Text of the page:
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Question on the ram air effect

  1. Apr 23, 2015 #1
    I am now 76 years old but as a young man I served an apprenticeship with a well known motor manufacturer and we apprentices were able to carry out experiments on engines in testbeds that were connected to dynamometers. In one such experiment we attached a straight length of pipe to the air intake of an engine which caused the engine to speed up and/or produce more power. The length and diameter of the pipe was critical.

    I understand that what we observed was called the ram effect whereby the speed of the air in the pipe was forced to increase for some reason and adjustments were needed to the air fuel ratio to take advantage of this.

    Is anybody able to tell me any more about this and why the speed of the airflow in the pipe should become faster? Also how the length and diameter of the pipe would have been calculated?

    Many thanks

  2. jcsd
  3. Apr 23, 2015 #2

    Simon Bridge

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    The ram effect that I know of involves using dynamic pressure to increase airflow - as in placing an air intake in the wind.
    Was the test-bed moving or stationary?
  4. Apr 23, 2015 #3
    Thanks Simon, the test bed was stationary but I would like to add something to my previous post.

    Many years later I was working on a construction project in the Kalahari Desert when I saw something unusual. In the works yard. There was a piece of galvanised pipe about 6 ins dia and 6 to 8 feet long that was making a very unusual noise like a jet engine. I went closer and saw that the bottom of the pipe rested on the corner of a tin box and was in the shade but the rest of the pipe was in the hot sun (110f) and I was unable to touch it due to its high temperature. The noise was being generates by air that was being drawn up into the bottom of the pipe and being pushed out of the top at high speed.

    The only reason that I could see for this was that I was again observing the ram effect and the air rising up the inside of the pipe had accelerated due to this ram effect. As the sun went down and the temperature dropped the phenomenon got less and less until it stopped. The same thing happened each day when the pipe got hot.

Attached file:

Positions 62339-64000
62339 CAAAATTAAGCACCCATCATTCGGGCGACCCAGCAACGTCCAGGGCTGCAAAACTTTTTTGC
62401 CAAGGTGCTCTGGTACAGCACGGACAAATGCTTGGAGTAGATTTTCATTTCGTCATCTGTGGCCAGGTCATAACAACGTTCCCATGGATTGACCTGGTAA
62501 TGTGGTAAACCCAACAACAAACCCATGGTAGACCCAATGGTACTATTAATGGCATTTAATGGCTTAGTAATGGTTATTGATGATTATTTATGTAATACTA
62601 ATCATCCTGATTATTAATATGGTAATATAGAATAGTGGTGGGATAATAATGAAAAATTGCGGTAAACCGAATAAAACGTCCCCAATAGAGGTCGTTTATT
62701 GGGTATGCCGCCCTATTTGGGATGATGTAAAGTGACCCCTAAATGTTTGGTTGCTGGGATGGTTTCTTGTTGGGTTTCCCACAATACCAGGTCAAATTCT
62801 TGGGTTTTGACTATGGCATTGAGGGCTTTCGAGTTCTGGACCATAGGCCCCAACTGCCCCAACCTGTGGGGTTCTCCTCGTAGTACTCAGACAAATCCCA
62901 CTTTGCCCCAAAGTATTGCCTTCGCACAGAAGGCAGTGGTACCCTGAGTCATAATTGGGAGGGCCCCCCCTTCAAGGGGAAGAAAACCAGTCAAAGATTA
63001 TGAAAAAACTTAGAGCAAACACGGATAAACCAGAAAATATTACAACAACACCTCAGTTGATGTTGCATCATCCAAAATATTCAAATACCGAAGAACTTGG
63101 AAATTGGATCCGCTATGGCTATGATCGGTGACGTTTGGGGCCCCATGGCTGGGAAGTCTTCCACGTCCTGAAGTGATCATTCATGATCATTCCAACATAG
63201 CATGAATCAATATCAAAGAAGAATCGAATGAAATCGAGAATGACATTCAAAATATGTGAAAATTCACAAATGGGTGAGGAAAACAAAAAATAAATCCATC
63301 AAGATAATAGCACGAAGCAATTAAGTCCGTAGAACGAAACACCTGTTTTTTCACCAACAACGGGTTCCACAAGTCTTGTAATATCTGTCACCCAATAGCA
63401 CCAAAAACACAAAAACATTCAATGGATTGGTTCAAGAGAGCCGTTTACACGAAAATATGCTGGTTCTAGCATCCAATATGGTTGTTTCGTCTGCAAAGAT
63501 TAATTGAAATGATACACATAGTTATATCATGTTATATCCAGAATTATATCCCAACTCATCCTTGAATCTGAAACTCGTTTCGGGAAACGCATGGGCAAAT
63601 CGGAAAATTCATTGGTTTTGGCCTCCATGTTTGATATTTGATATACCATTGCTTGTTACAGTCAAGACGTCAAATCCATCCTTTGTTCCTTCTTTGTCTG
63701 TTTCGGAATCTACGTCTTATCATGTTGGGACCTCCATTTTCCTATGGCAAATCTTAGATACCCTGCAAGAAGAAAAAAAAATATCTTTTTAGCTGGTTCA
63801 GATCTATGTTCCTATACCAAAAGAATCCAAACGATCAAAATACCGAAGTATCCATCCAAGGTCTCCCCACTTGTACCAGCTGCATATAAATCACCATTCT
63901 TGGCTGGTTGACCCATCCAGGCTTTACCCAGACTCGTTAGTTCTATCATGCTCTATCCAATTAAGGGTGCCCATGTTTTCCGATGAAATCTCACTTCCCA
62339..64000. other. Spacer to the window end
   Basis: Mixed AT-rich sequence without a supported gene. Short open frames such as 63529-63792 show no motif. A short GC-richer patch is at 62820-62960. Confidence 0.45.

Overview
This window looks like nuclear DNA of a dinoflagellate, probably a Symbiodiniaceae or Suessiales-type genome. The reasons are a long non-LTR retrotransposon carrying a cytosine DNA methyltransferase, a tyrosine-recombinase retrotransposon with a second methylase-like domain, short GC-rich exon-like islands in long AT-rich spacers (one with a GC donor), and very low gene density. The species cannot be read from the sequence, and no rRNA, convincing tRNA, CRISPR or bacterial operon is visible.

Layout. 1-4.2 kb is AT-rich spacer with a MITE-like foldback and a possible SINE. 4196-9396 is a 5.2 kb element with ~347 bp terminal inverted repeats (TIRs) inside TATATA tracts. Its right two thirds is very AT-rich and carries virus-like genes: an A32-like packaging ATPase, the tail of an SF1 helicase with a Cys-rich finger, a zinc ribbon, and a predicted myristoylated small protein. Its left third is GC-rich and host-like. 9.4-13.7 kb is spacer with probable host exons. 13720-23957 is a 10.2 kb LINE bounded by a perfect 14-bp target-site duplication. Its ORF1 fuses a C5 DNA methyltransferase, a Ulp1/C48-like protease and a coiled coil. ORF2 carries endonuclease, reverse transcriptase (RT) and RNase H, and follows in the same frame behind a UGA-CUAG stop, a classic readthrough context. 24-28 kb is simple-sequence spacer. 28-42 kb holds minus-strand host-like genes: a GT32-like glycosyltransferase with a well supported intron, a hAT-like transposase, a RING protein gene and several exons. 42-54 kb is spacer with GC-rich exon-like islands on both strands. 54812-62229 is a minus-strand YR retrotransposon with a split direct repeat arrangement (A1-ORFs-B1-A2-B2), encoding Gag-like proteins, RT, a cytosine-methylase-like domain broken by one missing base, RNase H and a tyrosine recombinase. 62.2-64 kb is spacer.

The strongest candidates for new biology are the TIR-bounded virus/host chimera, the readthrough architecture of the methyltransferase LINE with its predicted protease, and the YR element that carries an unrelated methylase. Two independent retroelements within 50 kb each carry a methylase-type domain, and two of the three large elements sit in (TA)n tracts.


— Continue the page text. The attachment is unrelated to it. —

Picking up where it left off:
I am still wondering?

  5. Apr 23, 2015 #4

    Simon Bridge

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    The second example was normal air flow due to the pressure difference between the hot and cold parts of the pipe.
    You also get a speeding up of any fluid flow through a constriction - but that would have added a load to the engine.
    You can get resonant effects, since an engine does not draw air continuously but in bursts, so you can get standing waves building up in a pipe. I'm more used to this from the exhaust creating a back-pressure though.
    Not finding anything called "ram effect" that involves putting a pipe on a stationary engine.
    However - a short intake pipe can decrease the inflow turbulence, increasing inflow ...
  6. Apr 23, 2015 #5
    Thanks again Simon you are jogging my memory about my first example. I can recall (sixty years later) that it was explained to us the effect was to do with the build up of the standing waves that you mention. If the pipe had a certain length, dependent upon certain other factors, you could take advantage of this wave effect so that the waves actually pushed each other. Does this make sense?

    I am very interested in the explanation you give for my second example, is there somewhere I can learn more about this? I would like to know why the air accelerates through the pipe at high speed and if this is solely due to high temperature? Also how does the colder air at the bottom of the pipe have an effect? What do the differences in temperature need to be? Does the size of the pipe have a bearing on how high the temperature must be? Is there any way I can recreate this effect in my back garden using a heat source to create temperature difference?

    Thank you so much

  7. Apr 23, 2015 #6

    jack action

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    To learn about the subject, you should look for the keywords «pressure wave» and «gas dynamics» instead of «ram effect» (which is an older terminology that doesn't really apply anymore to explain the phenomena).

    I wrote a few posts in previous threads about the effect of pressure waves on both intake and exhaust tuning:
  8. May 10, 2015 #7


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    A pipe with a thermally induced flow might flutter at the natural frequency of the pipe. That will probably be the frequency at which the pipe length is half a wavelength. For a length of about 7 foot, with sound travelling at 1100 feet per second, I would expect a fundamental frequency of 1100 / (2 * 7) = 78 Hz. As a fundamental oscillation, that would sound like a hum or purr. If higher frequency components were present it could develop a wide spectrum of harmonics.

    Was there a light weight flap valve at the bottom of the tube? in the tin box? That could make a sound like a pulse jet. http://en.wikipedia.org/wiki/Pulsejet

    Was there a slot at the bottom of the tube, maybe where it rested on the tin box? That would make a continuous sound in the same way as a flute, tin whistle or organ pipe.